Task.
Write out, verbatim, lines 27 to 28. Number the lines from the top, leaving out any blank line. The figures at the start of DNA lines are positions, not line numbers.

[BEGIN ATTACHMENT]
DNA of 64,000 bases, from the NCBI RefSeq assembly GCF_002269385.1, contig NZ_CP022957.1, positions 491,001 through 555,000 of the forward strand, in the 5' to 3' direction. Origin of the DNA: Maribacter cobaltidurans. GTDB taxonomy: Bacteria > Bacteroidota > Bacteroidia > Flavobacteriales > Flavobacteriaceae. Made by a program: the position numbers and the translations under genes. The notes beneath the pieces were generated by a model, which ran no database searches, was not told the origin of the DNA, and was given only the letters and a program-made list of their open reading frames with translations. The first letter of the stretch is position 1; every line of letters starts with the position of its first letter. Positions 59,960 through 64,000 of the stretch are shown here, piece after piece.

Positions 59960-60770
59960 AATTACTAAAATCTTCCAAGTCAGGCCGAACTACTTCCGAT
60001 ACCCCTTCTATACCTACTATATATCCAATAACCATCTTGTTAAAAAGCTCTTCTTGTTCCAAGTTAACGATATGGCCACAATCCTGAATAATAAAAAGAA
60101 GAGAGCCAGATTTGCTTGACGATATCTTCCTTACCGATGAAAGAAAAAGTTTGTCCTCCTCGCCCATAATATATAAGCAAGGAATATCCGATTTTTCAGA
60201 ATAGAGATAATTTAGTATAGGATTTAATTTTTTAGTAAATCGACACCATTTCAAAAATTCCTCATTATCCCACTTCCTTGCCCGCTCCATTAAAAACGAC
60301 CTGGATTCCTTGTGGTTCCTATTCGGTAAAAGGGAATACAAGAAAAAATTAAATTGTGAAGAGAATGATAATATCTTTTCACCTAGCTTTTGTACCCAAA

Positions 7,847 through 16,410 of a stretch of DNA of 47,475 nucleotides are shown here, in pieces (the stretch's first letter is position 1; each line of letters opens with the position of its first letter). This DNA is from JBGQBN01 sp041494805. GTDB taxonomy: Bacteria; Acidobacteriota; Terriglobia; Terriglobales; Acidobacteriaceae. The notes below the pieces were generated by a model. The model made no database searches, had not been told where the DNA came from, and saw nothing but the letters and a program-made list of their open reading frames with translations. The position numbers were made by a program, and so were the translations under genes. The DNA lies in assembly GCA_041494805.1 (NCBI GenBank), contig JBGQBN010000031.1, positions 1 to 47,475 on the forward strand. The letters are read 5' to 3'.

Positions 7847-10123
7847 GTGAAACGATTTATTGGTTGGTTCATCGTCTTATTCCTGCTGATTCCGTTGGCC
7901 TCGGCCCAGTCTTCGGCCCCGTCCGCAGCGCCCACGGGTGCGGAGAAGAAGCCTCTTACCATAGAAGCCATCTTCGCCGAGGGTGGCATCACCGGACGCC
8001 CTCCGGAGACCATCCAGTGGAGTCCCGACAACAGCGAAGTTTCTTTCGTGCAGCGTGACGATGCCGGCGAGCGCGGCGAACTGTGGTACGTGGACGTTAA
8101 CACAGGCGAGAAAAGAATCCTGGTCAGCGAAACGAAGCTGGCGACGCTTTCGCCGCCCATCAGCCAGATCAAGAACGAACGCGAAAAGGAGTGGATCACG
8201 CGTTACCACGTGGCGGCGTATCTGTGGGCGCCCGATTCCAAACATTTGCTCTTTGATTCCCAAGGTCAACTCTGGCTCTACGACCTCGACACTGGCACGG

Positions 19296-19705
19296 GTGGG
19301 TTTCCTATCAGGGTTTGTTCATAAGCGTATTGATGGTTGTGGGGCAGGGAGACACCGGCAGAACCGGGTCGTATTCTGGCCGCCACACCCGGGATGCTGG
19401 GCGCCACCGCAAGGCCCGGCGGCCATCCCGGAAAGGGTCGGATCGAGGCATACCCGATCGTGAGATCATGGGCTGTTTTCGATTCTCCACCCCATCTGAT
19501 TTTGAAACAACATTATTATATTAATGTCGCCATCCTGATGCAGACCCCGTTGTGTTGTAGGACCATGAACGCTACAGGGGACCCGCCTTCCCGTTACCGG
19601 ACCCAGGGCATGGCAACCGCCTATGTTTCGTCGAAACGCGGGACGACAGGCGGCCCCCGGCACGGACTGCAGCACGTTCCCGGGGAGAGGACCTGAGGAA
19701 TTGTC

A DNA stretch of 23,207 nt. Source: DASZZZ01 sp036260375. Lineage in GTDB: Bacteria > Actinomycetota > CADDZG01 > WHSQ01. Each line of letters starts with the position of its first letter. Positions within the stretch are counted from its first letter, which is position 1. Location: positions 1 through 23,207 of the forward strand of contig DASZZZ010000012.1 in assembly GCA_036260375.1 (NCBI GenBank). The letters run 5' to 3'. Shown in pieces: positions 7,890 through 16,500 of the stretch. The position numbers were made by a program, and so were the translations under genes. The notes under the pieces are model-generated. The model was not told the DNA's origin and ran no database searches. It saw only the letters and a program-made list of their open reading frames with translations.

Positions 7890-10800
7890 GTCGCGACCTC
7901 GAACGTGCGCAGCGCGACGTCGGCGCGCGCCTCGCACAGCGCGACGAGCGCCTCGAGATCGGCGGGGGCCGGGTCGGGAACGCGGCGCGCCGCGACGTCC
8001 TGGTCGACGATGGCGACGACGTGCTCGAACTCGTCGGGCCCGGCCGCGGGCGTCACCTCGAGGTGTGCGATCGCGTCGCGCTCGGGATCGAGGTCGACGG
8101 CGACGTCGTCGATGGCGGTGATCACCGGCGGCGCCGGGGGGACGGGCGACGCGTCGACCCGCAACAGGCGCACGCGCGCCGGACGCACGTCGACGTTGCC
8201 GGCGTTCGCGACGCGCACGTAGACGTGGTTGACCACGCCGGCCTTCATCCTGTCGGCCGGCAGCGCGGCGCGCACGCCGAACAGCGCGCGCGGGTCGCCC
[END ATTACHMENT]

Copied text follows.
8101 CGACGTCGTCGATGGCGGTGATCACCGGCGGCGCCGGGGGGACGGGCGACGCGTCGACCCGCAACAGGCGCACGCGCGCCGGACGCACGTCGACGTTGCC
8201 GGCGTTCGCGACGCGCACGTAGACGTGGTTGACCACGCCGGCCTTCATCCTGTCGGCCGGCAGCGCGGCGCGCACGCCGAACAGCGCGCGCGGGTCGCCC